Dr. Charles A. Trafton (c. 1787-1855), physician; Hon. John B. Nealley (1810-1886), state senator
Mid 1800s - Trafton-Nealley Double House - 72-74 Main Street
The property at 72-74 Main, South Berwick, was already a rental in 1817, when the heirs of Gen. John Lord, a merchant who owned nine acres and mill rights at the Landing, sold this parcel to Richard Hazeltine, a doctor living there. Hazeltine’s ownership lasted only six months before he sold to another doctor, Charles A. Trafton. It was then maintained by the Nealley family as a rental housing duplex for employees of the Portsmouth Company cotton mill on the river, which operated from the 1830s to the 1890s.
Dr. Trafton (c. 1787-1855) was 30 years old when he bought the property. He raised a family here, and was known for an alcohol-based medical elixir, “Trafton's Buckthorne Syrup,” that became controversial during the years of prohibition advocacy in Maine during the late 1840s. By 1830 there were nine in the Trafton household, and his house, as well as the neighborhood, may have felt crowded. He sold his property four years later to a house joiner, James Clark, and moved away from the Landing, possibly to Pleasant Street, or to the location on Main Street where his son Charles, also a doctor, later lived (later the site of a parochial school and South Berwick’s town hall).
It is possible that Clark rebuilt the house as a two-unit property in 1834-35 with the idea of renting half; whatever his plan, it seems it was unsuccessful, since he sold the property in less than two years for little more than half of its purchase price of $2,000.
The buyer was John B. Nealley, a young man of 24 recently arrived from 20 miles west in New Hampshire. If Clark did not renovate the house, then Nealley did; in 1838, two years after purchasing it, he sold “the northerly half of the house and land” to his younger brother Benjamin, an overseer in the card room of the mill. The house remained in the Nealley family for 60 years, almost to the close of the century. Two other double houses farther up Main Street may have been built in the same period of 1835 to 1845, during the first decades of operation of the Portsmouth Company cotton mill.
The Nealley family were among many industrious newcomers buying up property along Main Street near the bridge in the decades before the Civil War. The Nealleys arrived in South Berwick from Nottingham, New Hampshire, in the late 1830s. By 1853 the six brothers owned at least nine properties at the Landing, many of which were related to the mills. John B. Nealley bought the house at 48 Main that served as a tavern, which he later sold to his older brother Eben, the blacksmith. Their brother Charles was an overseer in the cloth hall, Andrew owned a store on Main Street, and George was a merchant at the Landing. And across the street at 89 Main, John owned the two-story house and barn that the Gordons operated as a boarding house.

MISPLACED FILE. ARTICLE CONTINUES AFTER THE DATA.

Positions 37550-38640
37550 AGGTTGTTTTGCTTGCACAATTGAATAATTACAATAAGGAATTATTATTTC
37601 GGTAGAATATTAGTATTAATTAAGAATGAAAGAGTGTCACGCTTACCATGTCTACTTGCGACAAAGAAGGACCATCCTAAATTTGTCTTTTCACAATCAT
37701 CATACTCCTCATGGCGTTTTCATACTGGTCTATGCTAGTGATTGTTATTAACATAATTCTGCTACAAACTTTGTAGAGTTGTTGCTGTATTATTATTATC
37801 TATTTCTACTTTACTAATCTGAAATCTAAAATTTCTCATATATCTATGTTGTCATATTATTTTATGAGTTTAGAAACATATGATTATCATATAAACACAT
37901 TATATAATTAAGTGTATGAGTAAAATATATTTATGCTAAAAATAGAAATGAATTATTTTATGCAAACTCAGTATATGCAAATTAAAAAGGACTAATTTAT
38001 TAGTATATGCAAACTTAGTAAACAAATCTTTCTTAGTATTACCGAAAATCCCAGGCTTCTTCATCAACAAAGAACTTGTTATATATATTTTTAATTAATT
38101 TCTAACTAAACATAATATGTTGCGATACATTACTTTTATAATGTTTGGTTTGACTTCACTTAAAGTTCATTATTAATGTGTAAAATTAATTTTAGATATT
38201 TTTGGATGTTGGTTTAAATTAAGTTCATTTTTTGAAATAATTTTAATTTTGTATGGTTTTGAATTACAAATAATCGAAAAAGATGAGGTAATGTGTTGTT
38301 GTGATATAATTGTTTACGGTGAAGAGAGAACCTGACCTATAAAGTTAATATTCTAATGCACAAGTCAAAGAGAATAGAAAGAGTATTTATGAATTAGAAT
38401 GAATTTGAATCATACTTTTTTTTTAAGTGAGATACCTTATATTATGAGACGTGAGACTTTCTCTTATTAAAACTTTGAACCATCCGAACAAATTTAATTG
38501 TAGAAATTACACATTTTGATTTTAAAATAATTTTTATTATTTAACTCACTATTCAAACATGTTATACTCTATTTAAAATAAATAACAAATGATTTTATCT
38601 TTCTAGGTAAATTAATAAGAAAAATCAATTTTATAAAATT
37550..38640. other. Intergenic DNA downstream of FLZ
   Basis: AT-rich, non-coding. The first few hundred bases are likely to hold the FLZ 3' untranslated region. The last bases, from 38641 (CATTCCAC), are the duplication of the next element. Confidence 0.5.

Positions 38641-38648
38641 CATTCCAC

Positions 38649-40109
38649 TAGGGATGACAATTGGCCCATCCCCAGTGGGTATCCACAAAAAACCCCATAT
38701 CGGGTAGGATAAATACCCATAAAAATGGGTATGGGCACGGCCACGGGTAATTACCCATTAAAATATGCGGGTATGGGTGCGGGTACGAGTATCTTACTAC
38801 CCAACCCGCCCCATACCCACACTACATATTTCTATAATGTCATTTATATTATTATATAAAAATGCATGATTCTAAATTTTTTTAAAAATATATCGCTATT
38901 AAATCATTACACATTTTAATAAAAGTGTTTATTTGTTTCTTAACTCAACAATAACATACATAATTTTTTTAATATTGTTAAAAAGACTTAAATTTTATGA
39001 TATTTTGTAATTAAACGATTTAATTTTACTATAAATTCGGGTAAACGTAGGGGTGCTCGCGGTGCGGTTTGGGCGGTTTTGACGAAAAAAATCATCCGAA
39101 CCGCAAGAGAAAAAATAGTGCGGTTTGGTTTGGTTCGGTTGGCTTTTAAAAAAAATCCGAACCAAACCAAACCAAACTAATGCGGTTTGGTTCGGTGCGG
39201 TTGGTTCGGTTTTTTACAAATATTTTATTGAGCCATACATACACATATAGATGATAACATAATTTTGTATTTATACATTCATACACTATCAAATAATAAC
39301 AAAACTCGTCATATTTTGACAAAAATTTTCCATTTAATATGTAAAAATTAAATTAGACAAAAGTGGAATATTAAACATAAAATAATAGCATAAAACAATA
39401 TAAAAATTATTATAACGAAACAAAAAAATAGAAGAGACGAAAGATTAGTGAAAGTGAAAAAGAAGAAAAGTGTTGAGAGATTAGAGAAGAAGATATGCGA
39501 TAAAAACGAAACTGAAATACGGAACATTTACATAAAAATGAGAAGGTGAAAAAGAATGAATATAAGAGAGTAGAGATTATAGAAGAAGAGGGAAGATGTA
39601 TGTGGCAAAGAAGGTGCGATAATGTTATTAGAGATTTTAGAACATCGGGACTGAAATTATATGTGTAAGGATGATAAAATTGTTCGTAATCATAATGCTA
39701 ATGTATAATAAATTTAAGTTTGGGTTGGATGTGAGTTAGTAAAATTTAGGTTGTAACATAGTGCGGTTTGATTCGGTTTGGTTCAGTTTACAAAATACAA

John and his younger brother Benjamin, an overseer in the card room, shared ownership of the double house at 72-74 Main. Benjamin M. Nealley married Abigail Pray in 1836.
John B. Nealley married the niece of a founder of the cotton mill, and raised a family in his large home at 169 Main Street. He became a state senator. By midcentury, the young man who began as a manufacturer and storekeeper had become a lawyer and landlord whose family name dominated the Landing neighborhood. And the riverbank itself was transformed. A towering brick edifice with a retinue of offices, boarding rooms, and businesses serving a factory workforce supplanted the cluster of wharves and shops at the head of tide. The landing place had become a mill village.
(Posted 2-2016 – Excerpted from a 2015 Historic District Commission Report by Nina Maurer; edited by Wendy Pirsig. Sources: Old Berwick Historical Society archives; York County Registry of Deeds; Annie Wentworth Baer, “The Landing Mill and its Time,” original manuscript at Woodman Museum.)